information without having to make predictions for the

This means that it can be considered more reliable than

assuming the rate of growth and cost of capital many years
into the future.

However, the limitation is that assumptions are based on

earnings which are less reliable than the value of assets.

Summary of EPV

In this chapter so far, we discussed the concept of earnings

power value (EPV) and its importance as a measure of a
firms intrinsic value.

Since, it takes into account current earnings, it is more

reliable than estimating earnings and cash flows into the

If the EPV is substantially higher than the asset value for a

company, then it means that it enjoys what is known as a

Therefore we now have two methods of valuation. One

where the firms return on capital is less than or equal to
its cost of capital. Here, we used the asset based valuation
method where we valued the assets. The assets were
valued using the liquidation method or the reproduction cost

Chapter 14: Earnings Power Value and Franchise Valuation


The second method considered the case where the return

on capital is greater than the cost of capital but there is no
growth in the earnings/cash flows of the firm.

How to Value a Franchise?

Franchise value is simply the difference between the asset

value and EPV of any company.

As highlighted earlier, EPV = Adjusted earnings*1/R, where R

is current cost of capital.

Lets assume that adjusted earnings for XYZ Ltd are Rs 25 m.

Assuming cost of capital at 8% we get EPV value of Rs 313 m.

The next step is to estimate the asset value or the

reproduction cost of assets.

The asset value is simply the book value of assets with

some adjustments.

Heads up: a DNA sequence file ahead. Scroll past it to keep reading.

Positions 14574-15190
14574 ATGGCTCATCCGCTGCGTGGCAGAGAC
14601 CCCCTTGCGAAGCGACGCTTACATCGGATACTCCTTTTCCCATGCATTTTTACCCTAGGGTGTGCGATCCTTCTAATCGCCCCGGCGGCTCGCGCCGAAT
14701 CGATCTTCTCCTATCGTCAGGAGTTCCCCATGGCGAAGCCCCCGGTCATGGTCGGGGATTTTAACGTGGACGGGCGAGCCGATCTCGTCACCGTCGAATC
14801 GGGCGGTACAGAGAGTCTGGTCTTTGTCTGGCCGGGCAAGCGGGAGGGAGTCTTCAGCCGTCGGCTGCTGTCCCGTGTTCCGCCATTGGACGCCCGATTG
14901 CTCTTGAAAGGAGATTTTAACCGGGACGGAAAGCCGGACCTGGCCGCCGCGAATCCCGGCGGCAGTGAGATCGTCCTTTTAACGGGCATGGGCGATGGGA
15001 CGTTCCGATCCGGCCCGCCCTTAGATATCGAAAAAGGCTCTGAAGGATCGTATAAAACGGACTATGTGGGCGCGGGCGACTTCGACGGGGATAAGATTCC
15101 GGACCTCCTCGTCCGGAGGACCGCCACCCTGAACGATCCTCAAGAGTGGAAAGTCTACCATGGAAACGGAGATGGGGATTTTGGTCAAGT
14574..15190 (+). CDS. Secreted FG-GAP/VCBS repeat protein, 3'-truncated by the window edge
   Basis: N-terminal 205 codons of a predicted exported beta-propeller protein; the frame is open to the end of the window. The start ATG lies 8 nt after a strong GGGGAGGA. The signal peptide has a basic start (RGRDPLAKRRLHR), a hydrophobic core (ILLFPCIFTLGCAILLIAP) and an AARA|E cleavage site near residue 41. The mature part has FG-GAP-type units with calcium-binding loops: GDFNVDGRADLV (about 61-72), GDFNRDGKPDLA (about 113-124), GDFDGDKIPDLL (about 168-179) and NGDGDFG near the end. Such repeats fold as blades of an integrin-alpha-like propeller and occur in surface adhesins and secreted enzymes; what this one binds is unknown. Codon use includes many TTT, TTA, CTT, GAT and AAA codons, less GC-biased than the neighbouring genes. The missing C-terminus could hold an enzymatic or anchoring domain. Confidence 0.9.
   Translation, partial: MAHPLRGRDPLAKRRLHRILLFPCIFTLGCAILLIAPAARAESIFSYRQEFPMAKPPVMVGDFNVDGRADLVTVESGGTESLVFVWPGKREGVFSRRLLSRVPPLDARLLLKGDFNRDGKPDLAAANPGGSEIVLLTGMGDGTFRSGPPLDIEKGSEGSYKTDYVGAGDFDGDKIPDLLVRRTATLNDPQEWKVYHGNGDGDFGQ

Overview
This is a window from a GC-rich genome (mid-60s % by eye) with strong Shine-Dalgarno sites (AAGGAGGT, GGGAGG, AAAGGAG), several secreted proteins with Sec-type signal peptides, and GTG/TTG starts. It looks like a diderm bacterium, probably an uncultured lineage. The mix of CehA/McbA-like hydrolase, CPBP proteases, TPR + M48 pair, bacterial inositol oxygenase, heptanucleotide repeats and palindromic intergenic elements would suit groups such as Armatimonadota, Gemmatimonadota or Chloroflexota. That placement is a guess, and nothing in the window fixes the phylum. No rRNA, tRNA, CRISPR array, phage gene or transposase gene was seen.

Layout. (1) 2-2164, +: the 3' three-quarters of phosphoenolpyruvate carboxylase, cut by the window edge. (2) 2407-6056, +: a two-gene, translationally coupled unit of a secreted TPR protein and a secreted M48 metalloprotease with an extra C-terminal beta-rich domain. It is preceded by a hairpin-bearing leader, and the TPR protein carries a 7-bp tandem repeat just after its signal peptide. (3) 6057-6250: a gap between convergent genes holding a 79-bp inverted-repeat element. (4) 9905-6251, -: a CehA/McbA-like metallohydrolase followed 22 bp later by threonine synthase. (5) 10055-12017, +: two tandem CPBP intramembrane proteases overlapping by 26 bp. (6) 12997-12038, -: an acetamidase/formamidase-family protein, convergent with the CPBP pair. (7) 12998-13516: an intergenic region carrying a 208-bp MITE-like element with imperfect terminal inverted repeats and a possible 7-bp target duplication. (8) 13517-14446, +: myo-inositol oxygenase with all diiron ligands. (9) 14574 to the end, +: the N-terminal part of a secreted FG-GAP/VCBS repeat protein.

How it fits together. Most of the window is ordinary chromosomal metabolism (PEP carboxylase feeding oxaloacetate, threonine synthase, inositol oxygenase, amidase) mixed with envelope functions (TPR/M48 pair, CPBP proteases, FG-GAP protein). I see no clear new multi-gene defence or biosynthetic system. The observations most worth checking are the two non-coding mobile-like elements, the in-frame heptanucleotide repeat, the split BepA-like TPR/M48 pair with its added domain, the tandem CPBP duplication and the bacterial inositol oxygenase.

Lets assume that total assets (tangible + intangible) of XYZ

Ltd are Rs 70 m.

The next step is to find reproduction cost of assets which

includes some adjustments.

Lets assume that XYZ Ltd has a strong brand and is a highly
profitable company. Hence, competitors are lured to enter
into the industry.

This would entail even higher advertising and promotion

(A&P) expenses for competitors as XYZ Ltd is already a brand
in the eyes of consumers.

Thus, in correctly estimating the reproduction cost of assets

A&P expenses have to be capitalized.

Though recurring in nature the benefit of these expenses is


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realized in future years in terms of increased market share.

Hence, they can be considered as off balance sheet assets.

Within one year a competitor cannot pose any material threat

to XYZ Ltd. Hence, we need to decide the period (number of
years) over which the expenses have to be capitalized.

Deciding on the number of years depends upon your

judgment as to how long the competition will take to build
a brand as strong as XYZ Ltd and replicate its distribution